- The Modules
- Introduction to the Workshop
- Steps to Establish MRM
- Introduction to Child Rights
- Impact of Armed Conflict on Children
- The Basis of MRM:
- Processes and Political Aspects of MRM
- MRM Guiding Principles
- Child Participation
- The Basics of Information Management
- Security and Safety
- Engaging with Parties to the Conflict
- MRM Phasing Out
- Roles and Responsibilities
- Caring for Staff
- Follow-up Training
- Sample Agendas
- Reference Materials
- Evaluation of Training
Introduction to the Resolutions and MRM
- Awareness of UNSC Resolutions 1612, 1882 and 1998
- Understand the objectives and basics of MRM
- Awareness of the role of SRSG CAAC, the UNSCWG and the Technical Reference Group
|Participants||Orientation (Simplify material to suit the audience)|
3. Follow-up quiz
|Time required||75 minutes|
Plus quiz (20 minutes) - not during the same session - see below
|Venue requirements||Training room|
|Equipment||- Laptop, projector|
|Resource person(s)||1 person with a good knowledge of the resolutions and the both the global and local political context but also how it relates to staff in the field|
|Training materials||- PPT presentation - "Introduction of Resolutions and MRM"|
- PPT presentation - "What do you know quiz"
|Documents for participants||- Information and Guidelines: Monitoring and Reporting Mechanism (MRM) [PDF]|
- UNSC Resolution 1612 [PDF]
- UNSC Resolution 1882 [PDF]
- UNSC Resolution 1998 [PDF]
- SCWG Toolkit [PDF]
- CAAC Report of the SG 2005 [PDF]
- Security Council Resolutions related to Gender-Based Violence and Protection [PDF]
|Access to materials||All the training materials are included in Folder Module 4A: Introduction to the Resolutions and MRM|
- Ensure that the slides are applicable to your country - there may be some specific slides that you would add or amend to fit with the country specific context. Note that Slide 5 illustrating a map of current countries implementing MRM was up to date in 2011 (update as appropriate).
- Ensure that you have understood the key points as detailed in the notes for presenter (on the PowerPoint)
- It will be useful to include one slide with some current statistics of children affected by armed conflict in the country in which you are working.
- On Slide 11 replace "XXXXXX" with the name of the respective country.
- Ensure that you are familiar with whole training programme/agenda. This session in particular may raise questions that will be addressed in upcoming sessions. It will
help you facilitate and save time by letting participants know if some of their questions can be answered more in-depth in other training modules.
- Presentation with Q & A (75 minutes)
Start the session asking participants what they know about UNSC Resolutions relating to children and armed conflict. Keep this brief but it is a good idea to get participants thinking early in the session.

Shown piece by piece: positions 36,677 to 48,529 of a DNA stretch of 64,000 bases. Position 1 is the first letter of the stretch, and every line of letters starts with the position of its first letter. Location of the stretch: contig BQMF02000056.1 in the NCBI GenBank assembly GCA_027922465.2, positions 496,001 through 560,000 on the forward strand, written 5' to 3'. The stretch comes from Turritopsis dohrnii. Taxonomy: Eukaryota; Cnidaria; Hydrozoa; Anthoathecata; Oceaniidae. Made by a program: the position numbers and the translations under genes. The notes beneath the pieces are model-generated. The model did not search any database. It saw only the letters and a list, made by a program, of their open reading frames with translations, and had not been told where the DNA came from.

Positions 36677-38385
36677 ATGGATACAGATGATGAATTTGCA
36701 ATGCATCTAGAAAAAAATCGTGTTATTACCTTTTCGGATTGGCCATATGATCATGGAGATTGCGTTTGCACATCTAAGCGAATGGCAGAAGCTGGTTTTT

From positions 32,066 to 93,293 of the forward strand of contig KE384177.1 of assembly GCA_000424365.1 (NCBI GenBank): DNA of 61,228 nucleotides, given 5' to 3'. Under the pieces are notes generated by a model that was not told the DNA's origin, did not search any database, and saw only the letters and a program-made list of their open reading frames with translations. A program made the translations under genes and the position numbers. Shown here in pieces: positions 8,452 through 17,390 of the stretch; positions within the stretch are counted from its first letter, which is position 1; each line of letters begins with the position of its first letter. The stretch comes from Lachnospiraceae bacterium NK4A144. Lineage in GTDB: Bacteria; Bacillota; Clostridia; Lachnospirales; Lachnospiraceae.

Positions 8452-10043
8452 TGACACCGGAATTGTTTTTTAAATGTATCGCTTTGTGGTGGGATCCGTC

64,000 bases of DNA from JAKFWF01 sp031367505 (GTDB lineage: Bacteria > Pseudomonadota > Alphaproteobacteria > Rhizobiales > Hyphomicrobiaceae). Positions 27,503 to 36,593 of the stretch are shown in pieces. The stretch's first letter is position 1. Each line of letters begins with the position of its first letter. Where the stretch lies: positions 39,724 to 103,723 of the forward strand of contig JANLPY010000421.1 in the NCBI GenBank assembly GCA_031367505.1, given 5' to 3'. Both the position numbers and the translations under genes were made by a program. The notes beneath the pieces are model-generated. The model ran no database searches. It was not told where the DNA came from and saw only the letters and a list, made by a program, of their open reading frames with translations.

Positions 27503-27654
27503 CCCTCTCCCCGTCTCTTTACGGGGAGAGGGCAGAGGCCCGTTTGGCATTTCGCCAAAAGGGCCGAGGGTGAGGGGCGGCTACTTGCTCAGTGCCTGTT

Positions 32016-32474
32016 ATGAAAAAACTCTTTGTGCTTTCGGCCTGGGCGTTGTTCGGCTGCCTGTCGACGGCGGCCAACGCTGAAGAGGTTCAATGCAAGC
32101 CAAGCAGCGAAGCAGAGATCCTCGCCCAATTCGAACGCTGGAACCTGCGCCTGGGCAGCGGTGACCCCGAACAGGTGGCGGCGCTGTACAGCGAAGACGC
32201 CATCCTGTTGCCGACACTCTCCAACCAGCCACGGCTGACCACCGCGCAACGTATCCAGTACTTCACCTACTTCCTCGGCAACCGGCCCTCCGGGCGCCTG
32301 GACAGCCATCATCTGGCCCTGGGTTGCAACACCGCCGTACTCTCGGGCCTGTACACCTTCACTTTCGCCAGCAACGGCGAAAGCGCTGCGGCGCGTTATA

Then continue into the presentation.
Tip: Suggest that you allow questions for clarification only during the presentation and then other questions at the end; as some questions will be answered by the presentation itself and others may be involved and can demand discussion, but it is important that you do reach the end of the presentation.
The presentation will take approximately 75 minutes including time available for discussion.
Attention: Participants may ask many questions on the details which are covered in the content of other modules in depth – e.g. listing & de-listing; monitoring, reporting; action plans, responses etc. You will need to avoid getting into deep discussions on these topics.
Tip: For more experienced groups it is suggested that the above can be presented in a quiz type format or in a mixed approach of asking them questions and providing information.
- Follow-up quiz (20 minutes)
The quiz is a fun way to check what participants have learnt and as a refresher for the areas forgotten.
Tip: It is suggested that you do not do this immediately but perhaps the follow day as a refresher. A good way to start the next day. Provide some chocolate for the winning table.
- Divide participants into groups - easiest to simply do at their tables.
- The questions. Read out each question in turn with the groups noting their group answers. Read all ten questions then move onto the answers.
- The answers. Read out first question asking one group for the answer. Ask others for any additions or differences. Provide the correct answer. Continue in same manner but varying the groups to whom you ask to provide the answers.
- Ask groups to add up their own scores - you will need to guide them on point allocation for the questions that have more than one answer.